With the U.S. stock indexes sitting near two-year highs there are a large number of stocks already at highs or at least close to breaking out. The short sellers covering their positions and creating a buying frenzy often fuel stocks that are on the verge of breaking out.
IN PICTURES: 9 Simple Investing Ratios You Need To Know

One way to search for potential breakout candidates is to search for strong stocks that have a high short interest ratio. The short interest ratio measures the amount of trading days it would take for all the shorts to be covered with average volume. For example if a stock trades on average two million shares per day and has ten million shares short it would take five days to cover all the shorts. Thus the short interest ratio would be 5.0. (For more, see Short Interest: What It Tells Us.)

Below are five stocks that have high short interest ratios that are either on the verge of breaking out or just did breakout recently.

ViaSat (Nasdaq:VSAT) has a short interest ratio of 17.3 and 11.9% of its float is short. The satellite company designs and produces its products for the government and private customers. A recent breakout from a two-month consolidation has led the stock to the best level in over 10 years. The stock has an average valuation with a forward P/E ratio of 27.6, but the technicals point to higher prices. (For more, see Short Selling: What Is Short Selling?)

Not Exactly Cheap
Advent Software (Nasdaq:ADVS) has a short interest ratio of 26.9 and 27.7% of its float is short. The software firm offers products to the investment management sector to help information flow between both internal and external parties. Similar to VSAT, the stock is not a value play with a forward P/E ratio of 32.4 - however, the chart is impressive.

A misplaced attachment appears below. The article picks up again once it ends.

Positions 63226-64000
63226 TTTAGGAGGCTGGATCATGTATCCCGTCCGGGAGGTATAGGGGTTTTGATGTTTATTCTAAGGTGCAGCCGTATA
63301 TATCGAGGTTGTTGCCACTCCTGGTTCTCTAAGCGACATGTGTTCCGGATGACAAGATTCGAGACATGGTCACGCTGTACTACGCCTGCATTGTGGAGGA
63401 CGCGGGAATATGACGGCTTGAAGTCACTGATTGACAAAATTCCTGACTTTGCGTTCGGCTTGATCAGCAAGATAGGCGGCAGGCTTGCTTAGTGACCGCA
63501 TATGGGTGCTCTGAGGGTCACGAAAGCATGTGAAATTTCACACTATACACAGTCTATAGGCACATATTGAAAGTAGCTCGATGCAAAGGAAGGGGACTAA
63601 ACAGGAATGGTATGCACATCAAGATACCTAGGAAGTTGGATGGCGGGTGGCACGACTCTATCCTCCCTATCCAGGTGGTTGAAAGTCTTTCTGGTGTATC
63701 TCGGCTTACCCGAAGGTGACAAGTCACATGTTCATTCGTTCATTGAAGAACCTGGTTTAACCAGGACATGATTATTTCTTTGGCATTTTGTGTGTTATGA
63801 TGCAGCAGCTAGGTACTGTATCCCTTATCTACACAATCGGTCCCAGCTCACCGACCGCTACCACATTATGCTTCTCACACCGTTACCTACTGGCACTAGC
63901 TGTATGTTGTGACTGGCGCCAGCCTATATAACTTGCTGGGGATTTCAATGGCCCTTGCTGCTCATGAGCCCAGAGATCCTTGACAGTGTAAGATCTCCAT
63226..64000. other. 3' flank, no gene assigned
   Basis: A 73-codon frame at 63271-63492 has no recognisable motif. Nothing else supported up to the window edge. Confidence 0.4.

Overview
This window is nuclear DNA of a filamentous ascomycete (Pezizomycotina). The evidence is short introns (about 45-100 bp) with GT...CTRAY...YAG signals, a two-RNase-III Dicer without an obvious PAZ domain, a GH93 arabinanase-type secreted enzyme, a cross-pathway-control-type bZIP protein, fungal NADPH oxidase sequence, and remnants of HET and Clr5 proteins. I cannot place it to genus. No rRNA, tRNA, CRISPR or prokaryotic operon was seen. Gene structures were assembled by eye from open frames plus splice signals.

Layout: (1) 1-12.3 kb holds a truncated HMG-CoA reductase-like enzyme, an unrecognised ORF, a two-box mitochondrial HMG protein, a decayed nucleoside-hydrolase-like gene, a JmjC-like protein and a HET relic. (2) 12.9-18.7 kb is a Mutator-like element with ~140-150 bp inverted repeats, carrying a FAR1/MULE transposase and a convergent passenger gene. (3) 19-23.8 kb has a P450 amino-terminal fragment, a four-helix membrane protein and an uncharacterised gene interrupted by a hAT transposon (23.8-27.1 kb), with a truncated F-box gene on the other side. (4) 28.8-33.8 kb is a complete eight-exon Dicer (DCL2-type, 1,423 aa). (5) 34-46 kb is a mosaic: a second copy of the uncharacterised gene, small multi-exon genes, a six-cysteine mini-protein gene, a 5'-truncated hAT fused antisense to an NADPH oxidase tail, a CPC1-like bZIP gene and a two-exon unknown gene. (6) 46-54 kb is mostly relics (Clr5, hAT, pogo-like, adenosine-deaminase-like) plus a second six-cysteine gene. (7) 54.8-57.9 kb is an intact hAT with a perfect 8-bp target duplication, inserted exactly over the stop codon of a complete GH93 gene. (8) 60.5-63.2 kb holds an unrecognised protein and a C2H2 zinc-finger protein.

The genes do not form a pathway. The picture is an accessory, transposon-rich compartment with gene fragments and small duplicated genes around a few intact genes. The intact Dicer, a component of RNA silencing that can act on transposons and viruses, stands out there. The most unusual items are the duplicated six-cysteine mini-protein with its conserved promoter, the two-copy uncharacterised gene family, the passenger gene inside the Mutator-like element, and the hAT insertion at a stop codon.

Westinghouse Air Brake Technologies Corp (NYSE:WAB) has a short interest ratio of 12.6 and 6.3% of its float is short. The company provides technology-based equipment and services for the rail industry. Their products range from parts for existing freight cars to the building of new commuter locomotives.WAB is more of a value play with a forward P/E ratio of 17.8. This is even after a big run-up to begin the month of December. (For more, see The Basics Of Outstanding Shares And The Float.)

A Pricey P/E Ratio
Shutterfly (Nasdaq:SFLY) has a short interest ratio of 9.7 and 13.5% of its float is short. This is one company many investors have either used or heard of because the average consumer will use the photography website to personalize and share photos.The stock is up nearly 100% in 2010 and the forward P/E has ballooned to 53.8; clearly the stock is a momentum play rather than a value stock.

A Lower P/E Play
RPC Inc. (NYSE:RES) has a short interest ratio of 7.4 and 16.6% of its float is short.RES is an oil and gas service company with two divisions (technical services and support services) mainly in the United States. The stock has been very strong as it hits new all-time highs on a regular basis. With a forward P/E ratio of only 14.1, the stock has more room to run. The key, however, is not to chase the stock, but rather to buy on pullbacks.

Bottom Line
The reason short interest ratio can be helpful to picking stocks that are on the verge of breakout is because it scares the shorts when a stock reaches a high, and they all tend to cover their positions at the same time. A short seller must buy back the shares to cover, and suddenly the bulls are joined by the bears in creating buying pressure. (For more, see Interested In Short Interest Leaders?)